I'd choose either steel or aluminum. I have no problems with steel as we've had good service from them with no corrosion problems. If you pay attention to the truck body and clean it (including an underbody flush a couple times a year) you should also see good service.

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    Quote Originally Posted by MG3610
    I have seen some issues with E-One and corrosion over the last few yrs. Rigs that were in the area of 10 yrs old.
    E-One does appear to have had a batch of trucks with poor paint to metal bonding resulting in some surface corrosion which lifted the paint. I suspect this had to do with changes in the paint industry as 20 year old E-Ones look great.

    Both aluminum and stainless are very hard to paint as paint bonds poorly to them.

    Can someone explain in better detail the issue of dissimilar metals and how you can avoid it being a problem?
    Take two different metals and place them in an electrolyte solution, presto you have a battery. Ever do the penny and nail in a glass of soda experiment in high school? The metal lowest on the galvanic scale will dissolve as party of the reaction. Aluminum is the 2nd lowest metal on the galvanic scale (only zinc is below it and not by much, magnesium is very close) so it almost always looses. If you see holes in an aluminum body it's because water pooled up and some other galvanic metal was present to chew up the aluminum. In aluminum boats we have to be very careful about letting iron tools lay in the bilges, it will eat right through the hull in a short period of time.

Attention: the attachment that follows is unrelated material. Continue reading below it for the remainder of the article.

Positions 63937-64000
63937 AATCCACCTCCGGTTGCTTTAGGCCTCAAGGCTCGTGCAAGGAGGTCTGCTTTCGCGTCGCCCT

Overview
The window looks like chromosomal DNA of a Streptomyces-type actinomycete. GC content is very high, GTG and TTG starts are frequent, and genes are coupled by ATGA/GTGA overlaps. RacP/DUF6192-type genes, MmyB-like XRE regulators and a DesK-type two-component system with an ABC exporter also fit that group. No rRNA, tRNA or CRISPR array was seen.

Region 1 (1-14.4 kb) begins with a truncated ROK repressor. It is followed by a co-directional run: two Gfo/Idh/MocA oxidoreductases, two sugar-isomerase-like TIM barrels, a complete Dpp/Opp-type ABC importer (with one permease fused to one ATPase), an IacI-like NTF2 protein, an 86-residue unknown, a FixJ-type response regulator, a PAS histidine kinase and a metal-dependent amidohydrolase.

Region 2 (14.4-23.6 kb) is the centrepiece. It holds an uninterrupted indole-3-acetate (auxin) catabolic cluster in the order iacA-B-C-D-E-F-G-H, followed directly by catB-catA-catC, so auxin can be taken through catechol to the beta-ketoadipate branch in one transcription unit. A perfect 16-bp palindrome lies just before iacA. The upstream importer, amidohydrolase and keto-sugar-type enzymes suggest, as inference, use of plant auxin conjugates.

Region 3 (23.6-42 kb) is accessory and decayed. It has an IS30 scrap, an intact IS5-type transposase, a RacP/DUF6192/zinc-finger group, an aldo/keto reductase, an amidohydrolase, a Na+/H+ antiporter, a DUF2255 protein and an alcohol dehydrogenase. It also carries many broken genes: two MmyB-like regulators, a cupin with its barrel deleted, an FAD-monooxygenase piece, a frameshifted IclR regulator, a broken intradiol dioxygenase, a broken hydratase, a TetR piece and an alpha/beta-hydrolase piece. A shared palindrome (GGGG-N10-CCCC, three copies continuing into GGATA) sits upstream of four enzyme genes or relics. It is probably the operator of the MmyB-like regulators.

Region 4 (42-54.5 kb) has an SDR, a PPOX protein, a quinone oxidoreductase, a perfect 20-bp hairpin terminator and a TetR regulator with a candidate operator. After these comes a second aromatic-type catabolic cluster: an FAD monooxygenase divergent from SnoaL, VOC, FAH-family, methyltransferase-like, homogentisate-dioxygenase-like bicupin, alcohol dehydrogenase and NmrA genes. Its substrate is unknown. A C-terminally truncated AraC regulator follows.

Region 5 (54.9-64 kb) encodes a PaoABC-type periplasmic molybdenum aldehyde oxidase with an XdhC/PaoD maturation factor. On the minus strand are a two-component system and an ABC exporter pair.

There are 3 ways to avoid galvanic corrosion.